Juvenal

The Satires

Satire IX – Patrons Again: A Dialogue

Translated by A. S. Kline © Copyright 20011 All Rights Reserved

This work may be freely reproduced, stored, and transmitted, electronically or otherwise, for any non-commercial purpose.

Contents

Satire IX: Patrons Again: A Dialogue

SatIX:1-47 Why so Wretched, Naevolus?

I’d like to know why I so often see you looking gloomy,

Naevolus, your brow all overcast, like Marsyas in defeat.

Why does your face look so like Ravola’s, when he was

Caught rubbing his wet beard between Rhodope’s thighs?

Crepereius Pollio’s expression was never more wretched,

He who goes around offering to pay triple interest rates,

And can’t find anyone foolish enough to accept. Where

Are those fresh furrows from? Happy with little, once

You were the young knight, born within Rome’s walls,

An elegant guest, with biting humour and forceful wit.

Now everything’s changed: your face is grave, your

Dry hair a bristling forest, your skin has lost that gloss

Produced by depilating it with heated Bruttian pitch,

And your legs too, neglected, dark with sprouting hair.

Why emaciated like a chronic invalid, long tormented

By a habitual fever, one that recurs every three days?

We detect the mind’s troubles lurking deep in the ailing

Body, as we detect its joys too; in either case the face

Reveals the mood. Thus it appears you’ve altered your

Direction, treading the opposite path to the one you trod.

It’s not so long ago, after all, as I recall, you used to be

Seen at Isis’ shrine, or by the Ganymede in the Temple

Of Peace, or at alien Cybele’s secret Palace, or that of

Ceres (is there any altar those whores don’t profane?);

An adulterer more notorious than Aufidius, quiet too

About how you also found favour with their husbands.

‘Lots of men may find that way of life makes a profit,

But I’ve no reward for all my efforts. Sometimes I’d

Receive a badly made cloak from the loom of a Gallic

Weaver, or some thin silver plate of inferior quality.

Fate rules human life, even those parts hidden beneath

The folds have their fate. Yet if the stars abandon you,

The immeasurable length of your mighty cock won’t

Help, even though Virro with drooling lips sees you

In the nude, and his host of flattering notes assails you

Endlessly: ‘men are always attracted to the catamite’.

For what’s more monstrous than a tight-fisted pervert?

“I paid you this, I gave you that, and later you had more.”

He adds it up as he wiggles about. Bring on the abacus,

And the slave-boys taking notes; count fifty in gold

Paid out in total, but then let’s add up all my efforts.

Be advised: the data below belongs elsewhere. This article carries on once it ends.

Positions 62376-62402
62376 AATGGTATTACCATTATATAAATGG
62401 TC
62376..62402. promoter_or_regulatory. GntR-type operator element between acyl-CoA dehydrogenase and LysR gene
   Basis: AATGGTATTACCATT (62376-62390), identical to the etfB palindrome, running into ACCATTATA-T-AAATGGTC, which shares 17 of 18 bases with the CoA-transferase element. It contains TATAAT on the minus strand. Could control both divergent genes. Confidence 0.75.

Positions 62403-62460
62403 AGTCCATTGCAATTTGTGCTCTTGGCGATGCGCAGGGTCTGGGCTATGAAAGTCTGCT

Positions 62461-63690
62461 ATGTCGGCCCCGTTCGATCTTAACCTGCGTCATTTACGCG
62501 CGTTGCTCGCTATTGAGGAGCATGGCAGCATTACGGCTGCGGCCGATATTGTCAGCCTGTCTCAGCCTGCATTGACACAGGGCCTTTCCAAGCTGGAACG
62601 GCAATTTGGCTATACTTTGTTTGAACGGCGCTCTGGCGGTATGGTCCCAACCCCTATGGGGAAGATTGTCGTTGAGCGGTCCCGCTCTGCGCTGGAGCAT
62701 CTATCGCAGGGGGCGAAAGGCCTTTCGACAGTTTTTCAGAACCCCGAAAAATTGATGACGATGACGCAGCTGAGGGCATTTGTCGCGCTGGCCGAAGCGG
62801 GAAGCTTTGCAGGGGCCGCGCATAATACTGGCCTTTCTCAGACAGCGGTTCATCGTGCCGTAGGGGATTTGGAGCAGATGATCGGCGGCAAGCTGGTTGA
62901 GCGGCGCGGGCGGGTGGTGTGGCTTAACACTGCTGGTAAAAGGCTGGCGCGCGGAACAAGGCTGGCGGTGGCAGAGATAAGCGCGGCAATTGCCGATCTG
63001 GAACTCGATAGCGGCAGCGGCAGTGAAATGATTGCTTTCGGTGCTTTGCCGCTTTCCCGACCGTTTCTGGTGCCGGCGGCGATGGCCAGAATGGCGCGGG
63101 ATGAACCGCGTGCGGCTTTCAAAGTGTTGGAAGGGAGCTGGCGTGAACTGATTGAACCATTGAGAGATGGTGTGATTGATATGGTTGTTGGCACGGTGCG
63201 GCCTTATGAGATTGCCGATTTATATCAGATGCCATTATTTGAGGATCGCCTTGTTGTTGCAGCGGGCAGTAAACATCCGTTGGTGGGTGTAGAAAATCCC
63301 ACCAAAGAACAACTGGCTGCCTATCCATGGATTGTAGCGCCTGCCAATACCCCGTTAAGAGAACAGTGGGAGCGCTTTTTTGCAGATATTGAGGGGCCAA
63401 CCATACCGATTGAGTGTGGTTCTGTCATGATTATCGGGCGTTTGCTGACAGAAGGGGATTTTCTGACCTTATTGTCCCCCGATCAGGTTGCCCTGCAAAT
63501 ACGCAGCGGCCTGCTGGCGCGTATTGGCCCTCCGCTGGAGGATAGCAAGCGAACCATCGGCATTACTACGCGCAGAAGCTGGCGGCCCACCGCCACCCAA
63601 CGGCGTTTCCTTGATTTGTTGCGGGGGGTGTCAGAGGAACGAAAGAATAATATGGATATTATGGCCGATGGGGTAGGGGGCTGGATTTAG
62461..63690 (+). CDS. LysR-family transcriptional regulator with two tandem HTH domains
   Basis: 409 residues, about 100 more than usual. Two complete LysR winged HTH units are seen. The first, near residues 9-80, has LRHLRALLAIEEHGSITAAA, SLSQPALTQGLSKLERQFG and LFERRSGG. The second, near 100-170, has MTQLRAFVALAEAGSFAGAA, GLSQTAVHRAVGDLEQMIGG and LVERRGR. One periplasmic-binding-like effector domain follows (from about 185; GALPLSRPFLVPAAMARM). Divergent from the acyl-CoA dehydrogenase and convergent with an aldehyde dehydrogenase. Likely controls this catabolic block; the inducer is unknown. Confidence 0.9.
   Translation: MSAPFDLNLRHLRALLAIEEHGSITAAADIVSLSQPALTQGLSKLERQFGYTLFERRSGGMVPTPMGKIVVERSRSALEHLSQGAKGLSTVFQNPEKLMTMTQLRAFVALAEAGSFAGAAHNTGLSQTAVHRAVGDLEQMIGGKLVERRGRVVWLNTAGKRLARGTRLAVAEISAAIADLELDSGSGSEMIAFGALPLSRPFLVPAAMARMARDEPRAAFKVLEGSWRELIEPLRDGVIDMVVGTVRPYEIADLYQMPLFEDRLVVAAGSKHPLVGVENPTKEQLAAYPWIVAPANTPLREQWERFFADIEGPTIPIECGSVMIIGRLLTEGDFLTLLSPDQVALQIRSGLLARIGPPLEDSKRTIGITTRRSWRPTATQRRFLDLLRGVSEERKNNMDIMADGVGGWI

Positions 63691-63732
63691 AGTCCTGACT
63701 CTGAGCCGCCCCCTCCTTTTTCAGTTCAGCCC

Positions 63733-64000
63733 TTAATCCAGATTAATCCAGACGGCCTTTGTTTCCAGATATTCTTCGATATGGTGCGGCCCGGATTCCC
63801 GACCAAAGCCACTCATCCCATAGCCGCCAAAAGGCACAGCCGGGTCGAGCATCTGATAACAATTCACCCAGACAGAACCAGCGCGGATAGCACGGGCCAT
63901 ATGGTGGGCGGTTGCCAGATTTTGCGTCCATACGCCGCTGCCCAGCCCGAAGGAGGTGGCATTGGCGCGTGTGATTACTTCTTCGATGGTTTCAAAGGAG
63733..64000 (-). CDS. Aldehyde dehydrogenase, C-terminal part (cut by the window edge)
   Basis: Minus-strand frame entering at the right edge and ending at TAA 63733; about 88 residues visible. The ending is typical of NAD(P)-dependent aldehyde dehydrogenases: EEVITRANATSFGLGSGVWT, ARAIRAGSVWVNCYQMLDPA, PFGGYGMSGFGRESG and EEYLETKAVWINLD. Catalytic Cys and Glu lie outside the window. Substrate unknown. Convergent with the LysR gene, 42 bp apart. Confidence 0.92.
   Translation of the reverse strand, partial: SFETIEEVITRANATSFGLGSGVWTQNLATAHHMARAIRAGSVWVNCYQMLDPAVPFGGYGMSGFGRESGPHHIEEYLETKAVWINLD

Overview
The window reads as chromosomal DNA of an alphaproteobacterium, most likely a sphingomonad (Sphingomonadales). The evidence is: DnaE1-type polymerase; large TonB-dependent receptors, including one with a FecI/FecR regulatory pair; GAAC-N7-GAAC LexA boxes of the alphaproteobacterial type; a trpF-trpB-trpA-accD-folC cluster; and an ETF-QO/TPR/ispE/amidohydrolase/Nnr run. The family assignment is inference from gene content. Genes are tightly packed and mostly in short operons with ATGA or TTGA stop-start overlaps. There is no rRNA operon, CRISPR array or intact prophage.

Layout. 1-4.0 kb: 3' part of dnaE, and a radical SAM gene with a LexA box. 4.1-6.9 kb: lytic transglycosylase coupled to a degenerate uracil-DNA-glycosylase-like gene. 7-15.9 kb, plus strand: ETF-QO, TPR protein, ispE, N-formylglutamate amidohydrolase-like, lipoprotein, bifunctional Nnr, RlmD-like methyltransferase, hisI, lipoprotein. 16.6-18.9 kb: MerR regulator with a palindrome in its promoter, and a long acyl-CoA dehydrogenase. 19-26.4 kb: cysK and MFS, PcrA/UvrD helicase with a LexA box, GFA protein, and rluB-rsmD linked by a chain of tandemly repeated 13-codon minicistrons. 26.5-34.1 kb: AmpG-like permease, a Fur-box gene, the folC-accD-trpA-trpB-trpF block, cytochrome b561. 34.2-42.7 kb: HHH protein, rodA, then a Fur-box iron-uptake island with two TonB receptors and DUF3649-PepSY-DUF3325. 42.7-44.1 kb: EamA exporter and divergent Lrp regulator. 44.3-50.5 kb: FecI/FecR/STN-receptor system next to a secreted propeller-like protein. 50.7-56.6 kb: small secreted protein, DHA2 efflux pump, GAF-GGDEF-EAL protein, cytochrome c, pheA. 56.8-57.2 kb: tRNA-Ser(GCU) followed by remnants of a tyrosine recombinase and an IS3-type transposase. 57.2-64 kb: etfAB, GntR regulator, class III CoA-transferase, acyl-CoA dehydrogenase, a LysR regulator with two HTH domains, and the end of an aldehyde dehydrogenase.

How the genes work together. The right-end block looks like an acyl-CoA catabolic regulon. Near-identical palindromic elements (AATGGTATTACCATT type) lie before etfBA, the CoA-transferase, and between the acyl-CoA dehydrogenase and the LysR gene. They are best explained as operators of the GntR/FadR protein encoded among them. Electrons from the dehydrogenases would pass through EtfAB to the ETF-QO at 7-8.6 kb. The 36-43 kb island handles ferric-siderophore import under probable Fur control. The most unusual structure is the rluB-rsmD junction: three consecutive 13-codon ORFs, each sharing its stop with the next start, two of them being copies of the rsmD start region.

Or do you think it’s simple to drive an upright cock

Into the depths, only to come across yesterday’s meal?

That slave has the easier life who ploughs the field

Rather than its owner.’ Yet you surely felt yourself

Sweet and pretty enough to be the gods’ cupbearer?

SatIX:48-91 Indignation

‘Does your rich man ever indulge a humble hanger-on,

A follower; is he ready even now to spend money on

His sickness? Behold, him to whom one gives that green

Umbrella, those balls of amber, on his birthday, or when

Rainy spring commences, lounging on his chaise longue,

Fondling his secret gifts at the Matronalia. Tell me, you

Little love-bird, for whom are you keeping all those hills

And fields in Apulia, lands wide enough to weary a hawk?

Your fertile vineyards at Trifolinus, at hollow Gaurus, or

On the Cumeaean ridge, keep you well supplied; is there

Anyone who corks more casks of the long-lived vintage?

How much would it cost you to grant a few acres there,

To your client, and his weary loins! Is it better that your

Child in the country, its mother, toy cottage, and puppy

Playmate, be left to your cymbal-clashing eunuch friend?

“It’s shameful of you to beg,” he says. But my rent cries:

“Beg!” my slave-boy makes demands, the sole one, single

As Polyphemus’s great eye, cunning Ulysses escape plan.

Since one’s not enough I’ll buy another, but both will need

Feeding. What will I do when the cold winds blow? What,

I ask, what shall I say to the boys’ feet and shoulder-blades

In December’s northerlies? “Bear up, wait for the cicadas?”

Though you set aside, and ignore, my other services, how

Do you rate the fact that if it had not been for this loyal

And devoted client, your wife would have stayed a virgin?